The 51-year-old Seifert has been the thoughtful, articulate face of the Bundesliga’s early comeback, yet has never wavered in his conviction that playing soccer is compatible with the concurrent pandemic. While critics (this columnist included) have decried the rush to play professional sport at a time of international crisis, and bemoaned the playing of games behind closed doors, Seifert has merely been doing his job in looking after the interests of the 36 clubs he represents in the top two German divisions.
The DFL chief said that he doesn’t object to criticisms based on fact, but that “the constant and partially populist-motivated rejection” of the re-start caused a downturn in public opinion against the league. “But the fact is, at the moment there are fewer than 900 new Covid-19 infections per day and right now less than 15,000 cases overall in a country of 80 million people.” Furthermore, the league had presented a medical plan examined and approved by three government ministries, while receiving the go-ahead from Chancellor Angela Merkel and each one of the country’s 16 states.
“If we hadn’t started with a basis like that, when should we have started?” Seifert asked. “Should we have waited until there were zero infections? For a vaccine? Or for more favorable numbers in the public opinion polls? I’d like to have heard an answer to these questions from all those who’ve said that starting now was indefensible. I’m not saying that our plan is necessarily the best one – but I’ve yet to hear a single person offer up an alternative. That 36 small and medium-sized businesses are attempting a comeback without any government financial aid - for me, there are worse signals in Germany in 2020.”
Seifert also took issue with the reproach that soccer has been the beneficiary of a privileged status in Germany. “If soccer really was privileged, then the stadiums would now be full,” he said. “All we’ve done is to start in emergency mode and tried to serve as an example. Sporting disciplines and businesses around the world are letting us know that they want to orient themselves towards our methods.”
The first weekend of soccer had shown that society’s attitude toward the game had not suffered as much as many had wanted to believe, Seifert went on. “Despite the prophecies of doom, many people were happy that soccer’s being played again, that they can watch and take part in the office betting pool, even if their offices are still closed. The weekend served to prove: Soccer means a great deal to very many people in Germany.”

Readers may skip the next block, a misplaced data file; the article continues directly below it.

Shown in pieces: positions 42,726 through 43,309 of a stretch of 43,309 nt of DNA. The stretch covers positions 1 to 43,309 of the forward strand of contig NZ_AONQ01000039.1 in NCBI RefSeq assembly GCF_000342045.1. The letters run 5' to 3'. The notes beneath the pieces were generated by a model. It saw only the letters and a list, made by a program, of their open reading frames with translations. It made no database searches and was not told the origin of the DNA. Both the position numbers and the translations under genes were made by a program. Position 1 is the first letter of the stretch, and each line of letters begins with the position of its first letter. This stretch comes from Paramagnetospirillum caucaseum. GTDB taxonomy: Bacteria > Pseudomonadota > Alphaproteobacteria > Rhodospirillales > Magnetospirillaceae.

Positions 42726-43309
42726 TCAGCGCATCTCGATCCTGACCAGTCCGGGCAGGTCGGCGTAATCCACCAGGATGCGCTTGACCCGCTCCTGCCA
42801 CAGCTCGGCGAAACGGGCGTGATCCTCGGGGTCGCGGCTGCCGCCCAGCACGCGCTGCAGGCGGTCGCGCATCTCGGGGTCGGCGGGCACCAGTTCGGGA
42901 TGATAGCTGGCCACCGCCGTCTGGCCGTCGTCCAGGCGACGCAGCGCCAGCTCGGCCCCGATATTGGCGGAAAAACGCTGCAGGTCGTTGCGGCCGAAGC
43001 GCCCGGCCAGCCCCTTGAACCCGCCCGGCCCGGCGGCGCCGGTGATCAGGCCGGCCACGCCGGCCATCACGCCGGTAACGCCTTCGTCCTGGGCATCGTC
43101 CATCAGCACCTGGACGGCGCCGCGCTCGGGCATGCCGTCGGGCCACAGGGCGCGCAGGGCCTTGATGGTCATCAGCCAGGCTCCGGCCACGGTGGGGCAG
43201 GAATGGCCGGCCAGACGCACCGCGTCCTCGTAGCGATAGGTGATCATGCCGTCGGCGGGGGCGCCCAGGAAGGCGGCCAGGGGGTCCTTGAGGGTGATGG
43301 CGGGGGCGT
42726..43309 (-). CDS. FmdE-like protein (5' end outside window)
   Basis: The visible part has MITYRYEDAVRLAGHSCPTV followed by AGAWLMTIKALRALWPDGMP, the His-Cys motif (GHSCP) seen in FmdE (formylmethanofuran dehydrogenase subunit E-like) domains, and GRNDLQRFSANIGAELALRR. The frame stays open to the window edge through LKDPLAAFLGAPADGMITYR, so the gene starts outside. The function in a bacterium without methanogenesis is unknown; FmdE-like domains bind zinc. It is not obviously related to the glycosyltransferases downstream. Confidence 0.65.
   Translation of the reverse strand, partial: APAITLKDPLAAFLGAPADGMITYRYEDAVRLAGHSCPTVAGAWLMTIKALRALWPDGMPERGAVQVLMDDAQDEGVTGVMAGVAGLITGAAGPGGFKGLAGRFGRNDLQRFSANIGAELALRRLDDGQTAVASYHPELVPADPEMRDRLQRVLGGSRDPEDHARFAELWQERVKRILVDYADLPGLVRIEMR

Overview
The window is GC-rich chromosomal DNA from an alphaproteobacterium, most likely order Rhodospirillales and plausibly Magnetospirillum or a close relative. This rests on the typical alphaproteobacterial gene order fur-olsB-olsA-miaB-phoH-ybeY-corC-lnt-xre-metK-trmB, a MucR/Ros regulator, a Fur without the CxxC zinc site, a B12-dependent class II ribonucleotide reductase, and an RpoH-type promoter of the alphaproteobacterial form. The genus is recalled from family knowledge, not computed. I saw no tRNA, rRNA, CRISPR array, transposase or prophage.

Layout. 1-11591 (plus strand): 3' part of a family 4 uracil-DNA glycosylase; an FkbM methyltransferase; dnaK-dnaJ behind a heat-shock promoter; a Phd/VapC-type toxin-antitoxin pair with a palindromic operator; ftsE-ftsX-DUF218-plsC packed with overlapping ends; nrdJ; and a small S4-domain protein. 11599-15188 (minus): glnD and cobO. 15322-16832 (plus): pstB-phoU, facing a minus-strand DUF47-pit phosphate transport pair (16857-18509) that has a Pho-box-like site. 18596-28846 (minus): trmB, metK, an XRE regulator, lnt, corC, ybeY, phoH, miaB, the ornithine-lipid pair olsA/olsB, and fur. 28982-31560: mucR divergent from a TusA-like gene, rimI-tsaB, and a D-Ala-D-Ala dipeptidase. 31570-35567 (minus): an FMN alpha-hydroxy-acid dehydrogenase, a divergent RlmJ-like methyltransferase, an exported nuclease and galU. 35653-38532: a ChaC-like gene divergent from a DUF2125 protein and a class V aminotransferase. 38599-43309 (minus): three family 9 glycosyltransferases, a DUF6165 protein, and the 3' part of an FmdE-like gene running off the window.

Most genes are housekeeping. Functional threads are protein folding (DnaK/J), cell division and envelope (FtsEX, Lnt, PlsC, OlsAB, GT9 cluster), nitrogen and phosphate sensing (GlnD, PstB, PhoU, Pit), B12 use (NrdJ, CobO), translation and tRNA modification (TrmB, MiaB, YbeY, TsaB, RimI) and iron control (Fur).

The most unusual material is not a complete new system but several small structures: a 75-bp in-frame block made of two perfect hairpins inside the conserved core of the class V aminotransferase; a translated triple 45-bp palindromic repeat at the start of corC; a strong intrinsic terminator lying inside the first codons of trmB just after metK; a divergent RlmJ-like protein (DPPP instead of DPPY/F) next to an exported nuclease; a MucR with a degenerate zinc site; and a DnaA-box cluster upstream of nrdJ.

Forecasts of fans gathering in large numbers outside stadiums or to watch games or on TV had also turned out to be erroneous and alarmist, said Seifert. “Fans behaved the way that you have to behave in these times,” he said. Substitutes sitting far apart from each other in the stands wearing masks, and interviews conducted with extended microphones had made him proud that “in spite of all our differences, the whole system of professional soccer has shown itself capable of a communal understanding.”
This unity was reflected in the agreement among all 36 clubs to play the season until its end, unlike in the English Premier League, where the bottom six clubs had argued for canceling the season. “You get the impression,” noted Seifert, pointing toward similar stances from clubs placed lower in the German third division (run by the DFB, the German federation, not the DFL) “that depending where you are in the table, the more suddenly you’ll discover morality.” It would be unacceptable to play without relegation, for example, but still expect TV companies and sponsors to pay for what would effectively be a wooden spoon competition. “That would be really reprehensible, and would be cheating the fans too.”
Asked about Bayern Munich forward Thomas Müller’s observation that Sunday’s game against Union Berlin had been like “playing for the Over 35s under floodlights after work,” Seifert countered that looking at the statistics from the weekend’s games, the intensity of play was “close to the Bundesliga that we had before. But it can only be a substitute until we can finally play again in front of packed stands – and, from my point of view, also see banners cursing the DFL, because that’s also part of our soccer culture.”
(Ian Plenderleith is a Germany-based soccer writer, referee and youth coach.)